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Adopters health

The adoption agency has a duty under AAR 25.3 to obtain a full health assessment and health report on the prospective adopter from a registered medical practitioner.


Health is a key and complex factor in assessing whether a prospective adopter has the capacity and potential longevity to care for a child into adulthood. If a prospective adopter
has particular health problems, these need to be identified and assessed by a medical practitioner so that the effect on their capacity to care for and parent a child can considered
as fully as possible.

An assessment should be made on the facts of the individual case and the agency medical adviser should see all medical reports. In particular, their specific advice should be
sought in every case where there are health issues or where the examining medical practitioner expresses doubts about the prospective adopter’s health. It is quite possible for
two separate prospective adopters to have the same health condition or disability but its relative severity may mean that one person has the capacity to care for a child while another
does not. Decisions on such complex and difficult issues require specialised medical expertise.

Where there are serious health issues to consider, the medical adviser or another doctor should meet with the prospective adopter. In such cases, the adoption panel’s medical
adviser should be available at the relevant adoption panel meeting to advise the panel.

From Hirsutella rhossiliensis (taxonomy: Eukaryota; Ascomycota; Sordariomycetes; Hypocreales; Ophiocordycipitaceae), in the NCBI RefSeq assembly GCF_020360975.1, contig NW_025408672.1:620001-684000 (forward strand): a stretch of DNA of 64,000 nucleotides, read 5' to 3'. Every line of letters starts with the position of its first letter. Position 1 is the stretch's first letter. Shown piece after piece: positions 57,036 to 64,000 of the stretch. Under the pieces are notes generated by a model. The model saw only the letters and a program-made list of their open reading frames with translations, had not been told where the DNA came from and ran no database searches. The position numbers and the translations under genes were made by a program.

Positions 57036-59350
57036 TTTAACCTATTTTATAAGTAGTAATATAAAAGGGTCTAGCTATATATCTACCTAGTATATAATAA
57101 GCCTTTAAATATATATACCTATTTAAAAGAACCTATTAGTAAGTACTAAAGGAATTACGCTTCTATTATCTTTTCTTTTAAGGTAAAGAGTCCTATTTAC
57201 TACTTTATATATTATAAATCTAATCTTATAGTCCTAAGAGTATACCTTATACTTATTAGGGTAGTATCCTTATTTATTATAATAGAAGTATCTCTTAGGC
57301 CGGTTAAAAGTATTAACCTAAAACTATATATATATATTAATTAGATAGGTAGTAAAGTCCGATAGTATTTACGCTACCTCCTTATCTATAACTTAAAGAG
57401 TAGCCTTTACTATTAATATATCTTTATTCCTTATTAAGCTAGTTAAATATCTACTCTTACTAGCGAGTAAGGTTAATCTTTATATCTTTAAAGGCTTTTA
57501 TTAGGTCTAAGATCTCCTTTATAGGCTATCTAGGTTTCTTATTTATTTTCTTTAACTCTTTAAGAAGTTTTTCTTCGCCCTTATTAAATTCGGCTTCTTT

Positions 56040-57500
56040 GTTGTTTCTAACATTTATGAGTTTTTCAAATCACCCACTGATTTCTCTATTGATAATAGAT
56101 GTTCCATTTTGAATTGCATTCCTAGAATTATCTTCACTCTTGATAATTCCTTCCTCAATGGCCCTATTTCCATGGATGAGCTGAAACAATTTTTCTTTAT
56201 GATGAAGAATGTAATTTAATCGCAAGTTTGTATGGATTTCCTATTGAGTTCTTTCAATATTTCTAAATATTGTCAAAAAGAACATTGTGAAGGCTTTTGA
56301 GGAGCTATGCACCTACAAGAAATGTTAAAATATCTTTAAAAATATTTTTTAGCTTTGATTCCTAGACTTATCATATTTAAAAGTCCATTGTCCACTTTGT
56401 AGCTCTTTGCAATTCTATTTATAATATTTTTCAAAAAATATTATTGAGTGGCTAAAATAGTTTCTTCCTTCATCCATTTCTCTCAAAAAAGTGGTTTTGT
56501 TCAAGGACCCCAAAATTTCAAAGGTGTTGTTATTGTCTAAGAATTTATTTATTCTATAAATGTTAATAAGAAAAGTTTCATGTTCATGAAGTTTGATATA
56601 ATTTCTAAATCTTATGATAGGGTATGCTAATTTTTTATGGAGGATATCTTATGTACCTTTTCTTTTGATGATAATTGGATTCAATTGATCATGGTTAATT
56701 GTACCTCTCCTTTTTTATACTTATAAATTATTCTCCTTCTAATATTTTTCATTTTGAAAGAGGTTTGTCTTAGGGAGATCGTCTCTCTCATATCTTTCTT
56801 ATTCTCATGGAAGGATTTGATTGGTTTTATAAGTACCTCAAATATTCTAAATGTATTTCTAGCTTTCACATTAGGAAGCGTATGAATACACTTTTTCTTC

The prospective adopter’s health report may reveal a range of information which might, for example, include a history of mental heath problems, previous relationship difficulties,
significant past losses or trauma, or sexually transmitted diseases.

Where a couple are applying to adopt, they may be unaware of their partner’s health history. Such information remains confidential to the person it is about and should not be
shared with their partner unless the prospective adopter gives their written permission.
Where a member of a couple has not shared significant health-related information with their partner, the practitioner should discuss this with them on a one-to-one basis to explore their
reasons. Support should be offered and the prospective adopter encouraged to share such information with their partner. If they still remain reluctant to do so, this raises questions
about the degree of openness in their relationship.

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